Mar 18, 2021

Higher Education Dept Launches Public Consultation on SUSI

Some 40 per cent of Trinity students avail of the SUSI grant.

Sárán Fogarty News Editor

The Department of Higher Education has launched a public consultation reviewing SUSI, with submissions closing on April 16th.

The terms of reference of the public consultation include reviewing SUSI eligibility criteria, reviewing income thresholds, review of the SUSI maintenance grant, comparison of student supports with other European countries, examination of costs for postgraduate students and determining the real cost of attending higher education in Ireland.

The Department of Higher Education appointed Indecon International Economic Consultants to carry out an independent review of SUSI in October as part of Budget 2021, following on from commitments in the programme for government.


The terms of reference for the consultation include translating the research findings into concrete policy recommendations for reform of SUSI.

In a statement to The University Times,Trinity College Dublin Students’ Union (TCDSU) Welfare and Equality Officer Leah Keogh said: “TCDSU welcomes the public consultation on the Minister’s review of SUSI. This review is welcomed and well overdue. The input of the experts by experience is inherent to a scheme that serves students.”

“40 per cent of Trinity Students avail of SUSI and more than 40 per cent of students are in need of financial assistance, showing that SUSI’s rigid criteria is not fit for purpose because students are falling through the cracks.”

“I will be hosting a Town Hall on April 6th, asking for student input that will be included in TCDSU’s submission to the review, we also have a seat on the review panel through USI so keep an eye on your emails to make sure your voice is heard.”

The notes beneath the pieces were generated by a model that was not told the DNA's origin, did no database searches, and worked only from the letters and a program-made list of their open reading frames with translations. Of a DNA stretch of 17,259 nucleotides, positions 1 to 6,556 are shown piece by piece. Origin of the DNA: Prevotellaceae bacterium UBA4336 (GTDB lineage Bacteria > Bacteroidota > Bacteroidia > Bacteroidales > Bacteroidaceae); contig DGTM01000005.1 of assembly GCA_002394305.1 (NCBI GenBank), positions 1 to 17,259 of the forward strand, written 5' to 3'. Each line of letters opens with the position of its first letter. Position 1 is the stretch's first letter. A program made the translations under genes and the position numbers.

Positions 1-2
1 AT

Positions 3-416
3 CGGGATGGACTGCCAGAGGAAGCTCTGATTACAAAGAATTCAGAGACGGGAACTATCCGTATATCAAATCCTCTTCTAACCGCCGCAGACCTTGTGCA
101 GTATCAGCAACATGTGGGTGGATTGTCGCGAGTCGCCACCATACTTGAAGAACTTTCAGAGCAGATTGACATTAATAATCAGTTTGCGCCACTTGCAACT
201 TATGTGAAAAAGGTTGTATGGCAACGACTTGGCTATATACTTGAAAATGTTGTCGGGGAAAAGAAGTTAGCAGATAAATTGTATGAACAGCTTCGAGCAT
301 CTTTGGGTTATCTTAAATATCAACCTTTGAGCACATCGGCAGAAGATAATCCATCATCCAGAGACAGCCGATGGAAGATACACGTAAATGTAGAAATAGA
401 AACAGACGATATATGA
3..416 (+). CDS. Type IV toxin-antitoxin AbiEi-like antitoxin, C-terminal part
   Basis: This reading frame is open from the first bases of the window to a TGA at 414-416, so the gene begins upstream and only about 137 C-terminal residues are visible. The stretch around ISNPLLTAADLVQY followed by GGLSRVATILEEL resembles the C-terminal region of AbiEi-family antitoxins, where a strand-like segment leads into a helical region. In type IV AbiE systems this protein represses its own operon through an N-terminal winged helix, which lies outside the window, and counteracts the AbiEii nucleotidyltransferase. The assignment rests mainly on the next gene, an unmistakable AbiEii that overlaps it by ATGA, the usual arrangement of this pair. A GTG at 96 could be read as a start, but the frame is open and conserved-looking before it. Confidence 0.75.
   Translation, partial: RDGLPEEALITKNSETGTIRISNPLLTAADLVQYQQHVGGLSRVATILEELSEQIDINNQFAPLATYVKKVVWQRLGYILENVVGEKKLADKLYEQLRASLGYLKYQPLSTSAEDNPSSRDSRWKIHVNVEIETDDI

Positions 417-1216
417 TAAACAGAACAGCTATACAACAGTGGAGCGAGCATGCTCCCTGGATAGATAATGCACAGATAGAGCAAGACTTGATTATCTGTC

“It is hoped that this review will bring us a step closer to broadening access to higher education. However, as long as education costs it will be inaccessible and the ultimate goal will continue to be free education for all”, Keogh concluded.

As of last October, over 99,000 applications for SUSI were submitted with 76,000 applicants being awarded funding and over 17,000 applicants cancelling their application or being refused funding.

To be eligible to receive SUSI, students must be Irish or EU/EEA citizens and must fit into one of several income brackets.

Last year after the start of the coronavirus pandemic, it was reported that the government expected record numbers of students to apply for the grant, with 10,000 applications received the day the scheme opened. Some 30,000 applications were filed for the grant by the end of the first week.

As a result of the pandemic, the government expanded the criteria for those eligible for the SUSI grant.

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